Stormwater runoff is water that flows over land from rainfall or snowmelt, often causing flooding, erosion and pollution problems. It includes flows from storm drains and natural drainage courses serving industrial, commercial, residential, undeveloped, recreational and agricultural lands. According to the Michigan Department of Natural Resources, stormwater runoff is a leading cause of water quality impairment to our local rivers. As a result, people can’t eat the fish they catch or swim in many area waters.
Stormwater management reduces or eliminates the negative impacts of stormwater runoff. Today, stormwater management includes controlling flooding, reducing erosion and improving water quality. This can be accomplished by implementing what are known as Best Management Practices (BMPs). BMPs are structural, vegetative or managerial practices used to treat, prevent or reduce water pollution.
Extended Detention Ponds. Instead of flowing directly to a river, stormwater can be transported to a detention pond. These ponds hold the water until pollutants settle to the bottom. The water is then released slowly into the river, reducing flooding and pollution in the rest of the system.
Wet Pond/ Detention Ponds. Wet ponds allow incoming stormwater runoff to replace pond water. When pond water flows out, the new runoff is stored in the pond until the next storm. This system enables many of the runoff pollutants to settle to the bottom of the pond. This prevents pollutants from entering the river, but provides minimal flood protection.
Infiltration Basins. Infiltration basins capture stormwater and store it until some, or all, of the stormwater filters into the surrounding soil. This system is effective for removing fine grained pollutants, but course grained pollutants can clog infiltration basins.
Porous Pavement. Porous pavement, such as interlocking tiles or bricks, allows stormwater runoff to infiltrate the pavement and enter the soil. This removes fine grain pollutants and provides erosion control.
Water Quality Inlets. Water quality inlets are also known as oil/grease separators. These separators remove sediments, oils and greases from parking lots prior to discharge to the storm drain or infiltration basin.
Vegetative BMPs include a number of landscaping practices. Grassed swales, or ditches, can be placed in residential areas or in highway medians. This BMP helps reduce peak runoff downstream through infiltration and storage. Filter strips are designed to direct stormwater from impervious areas into a stone trench, which evenly distributes the runoff over a grass strip.
Pollution Prevention. Pollution prevention reduces the amount of pollutants contained in stormwater runoff. Common pollution prevention techniques include spill prevention and waste reduction practices.
Benefits of BMPs
Flood control. Implementing BMPs temporarily detains a large portion of the runoff volume and releases it at a slow rate, which limits flooding. Improved Water Quality. Many stormwater BMPs remove pollutants from the water. Some of the water quality benefits are reduced soil erosion, lower contaminant loadings and cleaner bottom sediments.
Environmental Amenities. Certain BMPs provide attractive environmental features. For example, shallow marshes and wet ponds can be designed to create wetland habitat or open water areas ideal for use by waterfowl, marsh birds and other wildlife. Some large wet ponds can provide fishing, swimming or skating recreation sites. Pond BMPs can also provide pleasant areas for walking, bird watching or nature hikes.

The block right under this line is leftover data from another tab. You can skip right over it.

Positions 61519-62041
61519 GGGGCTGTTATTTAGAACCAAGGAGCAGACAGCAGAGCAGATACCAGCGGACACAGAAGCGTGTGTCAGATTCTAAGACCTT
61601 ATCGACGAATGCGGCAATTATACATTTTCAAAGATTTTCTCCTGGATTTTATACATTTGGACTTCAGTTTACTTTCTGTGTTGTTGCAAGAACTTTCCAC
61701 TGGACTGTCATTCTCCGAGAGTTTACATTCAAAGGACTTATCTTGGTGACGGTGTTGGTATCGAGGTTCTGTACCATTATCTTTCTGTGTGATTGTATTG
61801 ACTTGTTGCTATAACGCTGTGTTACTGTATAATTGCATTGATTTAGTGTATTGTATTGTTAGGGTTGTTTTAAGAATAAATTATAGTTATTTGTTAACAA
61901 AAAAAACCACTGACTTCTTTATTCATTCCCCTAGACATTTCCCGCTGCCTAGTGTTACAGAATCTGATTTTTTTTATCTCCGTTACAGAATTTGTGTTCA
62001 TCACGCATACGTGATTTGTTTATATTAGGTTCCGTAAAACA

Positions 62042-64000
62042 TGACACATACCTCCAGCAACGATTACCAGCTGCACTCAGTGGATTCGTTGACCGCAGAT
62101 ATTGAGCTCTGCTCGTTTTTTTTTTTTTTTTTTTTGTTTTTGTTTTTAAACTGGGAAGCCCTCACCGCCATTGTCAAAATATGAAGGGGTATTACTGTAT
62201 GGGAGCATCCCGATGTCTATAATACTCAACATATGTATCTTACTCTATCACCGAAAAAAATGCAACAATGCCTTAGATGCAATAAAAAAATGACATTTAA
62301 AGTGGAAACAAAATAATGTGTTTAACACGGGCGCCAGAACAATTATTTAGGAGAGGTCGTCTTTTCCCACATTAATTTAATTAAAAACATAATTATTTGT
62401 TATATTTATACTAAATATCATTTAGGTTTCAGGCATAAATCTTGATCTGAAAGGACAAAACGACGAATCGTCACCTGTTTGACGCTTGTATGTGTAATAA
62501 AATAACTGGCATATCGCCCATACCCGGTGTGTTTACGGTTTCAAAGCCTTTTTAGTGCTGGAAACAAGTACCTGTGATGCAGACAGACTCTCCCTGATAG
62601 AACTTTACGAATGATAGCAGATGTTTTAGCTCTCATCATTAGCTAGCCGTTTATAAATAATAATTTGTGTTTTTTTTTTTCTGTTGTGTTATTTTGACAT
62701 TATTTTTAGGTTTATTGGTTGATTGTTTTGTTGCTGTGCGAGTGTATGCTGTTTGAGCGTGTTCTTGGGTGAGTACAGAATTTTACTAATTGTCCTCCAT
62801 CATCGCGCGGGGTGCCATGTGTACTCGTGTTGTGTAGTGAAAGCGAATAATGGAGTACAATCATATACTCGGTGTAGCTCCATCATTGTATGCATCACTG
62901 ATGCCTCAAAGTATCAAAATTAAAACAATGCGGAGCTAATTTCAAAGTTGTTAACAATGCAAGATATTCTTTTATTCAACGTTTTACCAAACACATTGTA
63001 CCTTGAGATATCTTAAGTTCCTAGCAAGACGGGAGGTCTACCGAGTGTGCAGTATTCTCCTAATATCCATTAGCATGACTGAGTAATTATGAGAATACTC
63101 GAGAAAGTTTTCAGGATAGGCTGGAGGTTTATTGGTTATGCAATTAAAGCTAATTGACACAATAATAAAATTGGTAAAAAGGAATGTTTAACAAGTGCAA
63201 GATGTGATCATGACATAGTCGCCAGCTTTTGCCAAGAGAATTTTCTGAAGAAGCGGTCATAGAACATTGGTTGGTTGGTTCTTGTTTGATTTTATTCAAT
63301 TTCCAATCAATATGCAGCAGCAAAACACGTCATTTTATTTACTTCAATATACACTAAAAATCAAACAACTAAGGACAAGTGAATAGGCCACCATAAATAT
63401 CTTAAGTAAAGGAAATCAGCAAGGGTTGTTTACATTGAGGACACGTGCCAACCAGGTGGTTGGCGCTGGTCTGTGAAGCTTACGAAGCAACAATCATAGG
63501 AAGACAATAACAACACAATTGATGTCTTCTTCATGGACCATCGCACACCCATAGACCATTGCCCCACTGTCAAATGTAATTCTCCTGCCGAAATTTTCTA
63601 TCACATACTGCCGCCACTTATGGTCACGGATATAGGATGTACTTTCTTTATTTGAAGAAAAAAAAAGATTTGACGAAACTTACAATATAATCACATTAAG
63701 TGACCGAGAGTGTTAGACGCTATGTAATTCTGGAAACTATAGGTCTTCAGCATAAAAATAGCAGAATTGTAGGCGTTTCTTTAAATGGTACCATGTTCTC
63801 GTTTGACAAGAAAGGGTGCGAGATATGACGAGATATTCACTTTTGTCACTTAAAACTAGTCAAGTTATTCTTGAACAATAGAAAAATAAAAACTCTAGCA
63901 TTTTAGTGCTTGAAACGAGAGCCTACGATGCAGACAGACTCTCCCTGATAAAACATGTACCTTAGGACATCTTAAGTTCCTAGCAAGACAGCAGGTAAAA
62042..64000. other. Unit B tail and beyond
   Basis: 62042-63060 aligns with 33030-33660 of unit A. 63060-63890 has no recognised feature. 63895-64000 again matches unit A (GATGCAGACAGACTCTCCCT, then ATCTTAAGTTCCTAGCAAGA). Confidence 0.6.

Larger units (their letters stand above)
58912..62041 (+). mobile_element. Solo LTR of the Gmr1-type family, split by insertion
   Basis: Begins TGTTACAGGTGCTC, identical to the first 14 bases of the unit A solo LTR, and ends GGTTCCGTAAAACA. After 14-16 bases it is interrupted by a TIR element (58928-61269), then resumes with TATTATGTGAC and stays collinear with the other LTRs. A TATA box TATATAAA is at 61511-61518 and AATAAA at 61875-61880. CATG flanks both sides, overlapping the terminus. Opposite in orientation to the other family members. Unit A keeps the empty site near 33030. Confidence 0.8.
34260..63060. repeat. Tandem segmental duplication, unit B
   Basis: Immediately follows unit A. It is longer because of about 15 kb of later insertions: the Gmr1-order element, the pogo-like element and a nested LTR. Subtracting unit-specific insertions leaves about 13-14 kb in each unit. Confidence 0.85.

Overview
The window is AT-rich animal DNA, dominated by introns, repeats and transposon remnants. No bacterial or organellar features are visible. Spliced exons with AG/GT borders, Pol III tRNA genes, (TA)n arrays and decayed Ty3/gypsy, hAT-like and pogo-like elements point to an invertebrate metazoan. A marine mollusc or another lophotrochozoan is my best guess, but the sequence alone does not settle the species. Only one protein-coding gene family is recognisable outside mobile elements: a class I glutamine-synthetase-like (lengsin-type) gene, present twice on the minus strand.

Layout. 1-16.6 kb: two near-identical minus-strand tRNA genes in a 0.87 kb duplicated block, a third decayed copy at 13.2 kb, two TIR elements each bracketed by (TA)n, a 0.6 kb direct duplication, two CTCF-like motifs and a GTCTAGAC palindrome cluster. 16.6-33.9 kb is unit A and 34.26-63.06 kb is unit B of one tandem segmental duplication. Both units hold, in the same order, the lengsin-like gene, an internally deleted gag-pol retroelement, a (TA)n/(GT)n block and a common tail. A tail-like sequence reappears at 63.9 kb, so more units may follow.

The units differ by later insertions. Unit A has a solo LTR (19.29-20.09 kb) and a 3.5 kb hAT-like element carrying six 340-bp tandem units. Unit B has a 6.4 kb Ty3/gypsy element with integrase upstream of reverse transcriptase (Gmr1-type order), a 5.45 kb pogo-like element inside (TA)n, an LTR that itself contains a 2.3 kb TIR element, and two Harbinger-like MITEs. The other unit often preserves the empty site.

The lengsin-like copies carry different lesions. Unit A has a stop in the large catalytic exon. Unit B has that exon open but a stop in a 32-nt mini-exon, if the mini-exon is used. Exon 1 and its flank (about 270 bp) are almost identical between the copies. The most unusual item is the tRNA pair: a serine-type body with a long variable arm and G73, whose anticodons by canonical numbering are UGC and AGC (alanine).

Choosing a BMP
The advantages and disadvantages of each BMP must be weighed against physical site constraints, management goals (flood control and/or water quality improvements) and costs to determine the optimum approach. The physical characteristics of the drainage area make some BMPs more beneficial than others.
In fully developed areas or on small sites, the use of BMPs that require a lot of land, such as ponds and basins, may not be practical. Vegetative BMPs may not be suitable for some sites due to space limitations and economic restrictions.
Maintaining a BMP
BMPs can be owned by counties, watershed districts, local governments, homeowner associations or the private sector. Local ordinances are the most common method used to control the operation of stormwater systems, and to establish how stormwater controls will be administered. These ordinances are adopted by governing bodies and, because they are part of the local law, have enforcement power. More importantly, ordinances can generate methods of collecting funds to construct, maintain, operate and expand stormwater management systems.
Demonstration Project Activities
The Rouge River National Wet Weather Demonstration Project is implementing BMPs throughout the Rouge River Watershed including: constructed swales, innovative water quality inlets and detention ponds. Swales are being constructed to treat stormwater runoff from highways, water quality inlets are being installed in parking lots, and existing detention ponds are being monitored and modified to increase the amount of pollutants removed from the stormwater. Resulting water quality improvements will guide implementation of future BMPs throughout the Watershed.
This fact sheet was prepared as part of the Rouge River National Wet Weather Demonstration Project, USEPA grant #X995743-02. If you have any questions about the Stormwater Management or the Project in general, please call the Rouge Hotline at (888) 223-2363 or visit our web site at http://www.rougeriver.com